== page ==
Heritage Beef Taste Chart

Cattle Breed Histories and Heritage Beef Taste ChartTasteChartBeef

Cooking is easy. Mother Nature + the skill of a responsible farmer = the only recipe you should ever fuss over. Rather than filling your shelves with epic recipe books, how about breed charts that describe the gastronomic wonders of every livestock variety? “One 32-ounce flank steak” as the prime mover in a recipe is not enough information for the enlightened carnivore. Where does that beef come from— farm and breed, please! And was it from a happy cow that led a decent cow life grazing and doing happy cow things?

Heritage Foods USA only brings in a few whole animals a year. Most of the time we only purchase cuts from various farms around the country, primarily ribeye, strip, tenderloin, hangar and brisket. As a result we have a lot of freedom to pick different breeds to bring in for our direct to consumer business that showcase how delicious cattle can be. Among our favorite breeds are the Piedmontese, Belgian Blue, Highland, Simmental, Akaushi, and Angus. We also bring in Bison! But stay tuned to our website for even more options.

Piedmontese and Belgian Blues are the only two breeds of cow that have the “double-muscle” gene, which makes them extraordinarily tender. And these cows are loaded with myostatin, a protein that inhibits muscle differentiation and growth. As a result, you get a supremely tender and delicious cut of beef.

Belgian Blue

As the name implies, Belgian Blue Cattle originated in central and upper Belgium, and at one time they accounted for nearly half of the cattle in the national herd. Like most cattle breeds the Belgian Blue was originally a dual-purpose animal producing both milk and meat. In the 1960′s many breeders worked to develop cattle of a more ‘meaty type’ . As a result, they developed the Belgian Blue we have today.

The Belgian Blue is an impressive looking animal most famous for its prominent muscling, commonly referred to as “double muscling”. The extreme muscling is especially prevalent in the shoulder, back, loin and rump area. This unique characteristic is due to skillful breeding in the 1960′s. The Belgian Blue Breed of beef cattle is relatively new to the United States but is rapidly developing a following. These cattle can be white, blue roan or sometimes black and they are known for their quiet temperament.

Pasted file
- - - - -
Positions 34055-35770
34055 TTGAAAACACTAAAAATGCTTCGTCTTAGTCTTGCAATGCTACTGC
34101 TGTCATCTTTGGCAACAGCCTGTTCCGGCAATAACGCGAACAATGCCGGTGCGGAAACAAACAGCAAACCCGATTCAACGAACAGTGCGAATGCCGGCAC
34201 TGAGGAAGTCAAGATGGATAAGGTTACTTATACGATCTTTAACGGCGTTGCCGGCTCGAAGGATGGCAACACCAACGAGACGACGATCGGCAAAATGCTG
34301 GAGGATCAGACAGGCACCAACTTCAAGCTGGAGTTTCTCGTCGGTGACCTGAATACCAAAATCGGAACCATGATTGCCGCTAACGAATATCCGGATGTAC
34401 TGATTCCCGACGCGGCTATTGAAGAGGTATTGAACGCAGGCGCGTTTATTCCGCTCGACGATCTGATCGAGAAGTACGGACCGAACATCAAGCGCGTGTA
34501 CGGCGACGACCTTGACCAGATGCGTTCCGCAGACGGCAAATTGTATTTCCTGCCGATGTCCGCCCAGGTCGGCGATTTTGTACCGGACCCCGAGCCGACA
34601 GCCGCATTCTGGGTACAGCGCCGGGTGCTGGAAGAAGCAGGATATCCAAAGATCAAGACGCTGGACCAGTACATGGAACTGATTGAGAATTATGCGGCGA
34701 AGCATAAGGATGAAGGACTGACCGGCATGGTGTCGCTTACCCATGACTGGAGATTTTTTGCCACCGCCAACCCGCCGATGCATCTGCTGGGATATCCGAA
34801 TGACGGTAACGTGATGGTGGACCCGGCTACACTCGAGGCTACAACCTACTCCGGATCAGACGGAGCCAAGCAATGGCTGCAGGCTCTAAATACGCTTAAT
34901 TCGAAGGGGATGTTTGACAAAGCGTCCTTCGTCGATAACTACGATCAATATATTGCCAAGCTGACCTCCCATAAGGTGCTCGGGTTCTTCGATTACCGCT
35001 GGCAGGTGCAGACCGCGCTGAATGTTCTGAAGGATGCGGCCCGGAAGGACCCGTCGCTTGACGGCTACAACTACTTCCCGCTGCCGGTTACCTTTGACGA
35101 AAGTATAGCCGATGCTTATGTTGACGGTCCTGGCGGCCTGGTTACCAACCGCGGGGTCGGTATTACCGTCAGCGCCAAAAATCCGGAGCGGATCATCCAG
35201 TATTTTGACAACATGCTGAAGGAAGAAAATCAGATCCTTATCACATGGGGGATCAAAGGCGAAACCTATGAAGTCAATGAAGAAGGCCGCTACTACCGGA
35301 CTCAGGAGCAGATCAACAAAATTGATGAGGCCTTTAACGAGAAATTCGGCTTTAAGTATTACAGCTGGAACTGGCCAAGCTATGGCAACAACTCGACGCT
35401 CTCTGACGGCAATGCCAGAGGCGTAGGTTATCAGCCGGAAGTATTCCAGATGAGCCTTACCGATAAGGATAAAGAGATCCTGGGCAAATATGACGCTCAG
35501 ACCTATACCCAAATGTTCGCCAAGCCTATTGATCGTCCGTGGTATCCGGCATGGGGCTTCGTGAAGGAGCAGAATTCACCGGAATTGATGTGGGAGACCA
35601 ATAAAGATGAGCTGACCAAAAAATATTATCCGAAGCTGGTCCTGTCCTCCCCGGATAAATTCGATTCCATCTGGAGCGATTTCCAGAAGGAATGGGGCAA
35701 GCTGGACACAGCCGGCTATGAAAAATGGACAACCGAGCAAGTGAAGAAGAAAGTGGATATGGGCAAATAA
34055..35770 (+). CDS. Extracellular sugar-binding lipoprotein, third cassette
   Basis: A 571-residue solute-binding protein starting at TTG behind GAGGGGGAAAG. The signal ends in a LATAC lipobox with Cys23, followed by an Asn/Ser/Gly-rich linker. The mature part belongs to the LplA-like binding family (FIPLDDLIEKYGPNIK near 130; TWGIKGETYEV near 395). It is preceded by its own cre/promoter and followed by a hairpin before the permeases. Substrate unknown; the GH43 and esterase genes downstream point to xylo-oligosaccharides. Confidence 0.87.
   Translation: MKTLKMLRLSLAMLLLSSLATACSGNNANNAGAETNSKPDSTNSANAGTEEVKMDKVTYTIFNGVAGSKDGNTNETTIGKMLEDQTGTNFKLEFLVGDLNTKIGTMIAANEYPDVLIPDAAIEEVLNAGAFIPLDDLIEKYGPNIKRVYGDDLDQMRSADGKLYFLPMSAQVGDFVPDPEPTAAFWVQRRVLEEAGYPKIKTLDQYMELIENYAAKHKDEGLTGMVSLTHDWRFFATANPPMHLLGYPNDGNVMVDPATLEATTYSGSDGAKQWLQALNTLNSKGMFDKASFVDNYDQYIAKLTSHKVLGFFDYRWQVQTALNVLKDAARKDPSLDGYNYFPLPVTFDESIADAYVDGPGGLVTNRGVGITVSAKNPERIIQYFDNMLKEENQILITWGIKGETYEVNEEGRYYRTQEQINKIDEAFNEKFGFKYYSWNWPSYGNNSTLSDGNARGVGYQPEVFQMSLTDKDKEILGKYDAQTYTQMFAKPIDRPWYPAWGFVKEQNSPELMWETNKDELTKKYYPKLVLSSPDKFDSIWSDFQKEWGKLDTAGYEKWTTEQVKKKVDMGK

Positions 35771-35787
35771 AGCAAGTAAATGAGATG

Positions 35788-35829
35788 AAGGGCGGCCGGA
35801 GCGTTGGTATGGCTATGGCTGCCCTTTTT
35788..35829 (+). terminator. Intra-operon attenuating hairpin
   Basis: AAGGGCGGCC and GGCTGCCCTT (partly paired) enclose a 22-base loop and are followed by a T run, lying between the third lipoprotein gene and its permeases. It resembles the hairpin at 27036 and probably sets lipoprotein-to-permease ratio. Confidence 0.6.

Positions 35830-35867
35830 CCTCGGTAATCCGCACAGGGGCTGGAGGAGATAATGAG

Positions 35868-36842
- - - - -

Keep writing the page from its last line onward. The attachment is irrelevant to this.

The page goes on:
Belgian Blue Cattle were selected for their natural leanness and fine muscle fiber, which makes the meat healthful and tender. Special care must be taken when cooking Belgian Blue Beef because it cooks faster than traditional beef due to the low fat content.

Simmental

Simmental cattle are native to Switzerland, their name paying tribute to valley of the Simme River. Though this resilient breed can be traced back to the Middle Ages, the first Simmental met American soil when it arrived in Illinois in 1887. Thanks to this animal’s ability to adapt to diverse environments, there are currently between 40 and 60 million Simmentals in existence worldwide. A naturally lean beef, Simmentals are known for their rapid growth, heavy muscling, and healthy size. These characteristics produce a hearty, tender cut of beef with minimal fat. Simmentals are meant to eat grass year round. The grass-fed diet yields a gamier, more pronounced flavor and is considerably less sweet than commercial beef. For this reason, our Simmental beef tastes undoubtedly different from its grain- finished cousins: it’s bold, earthy, and best when cooked to medium-rare.

Highland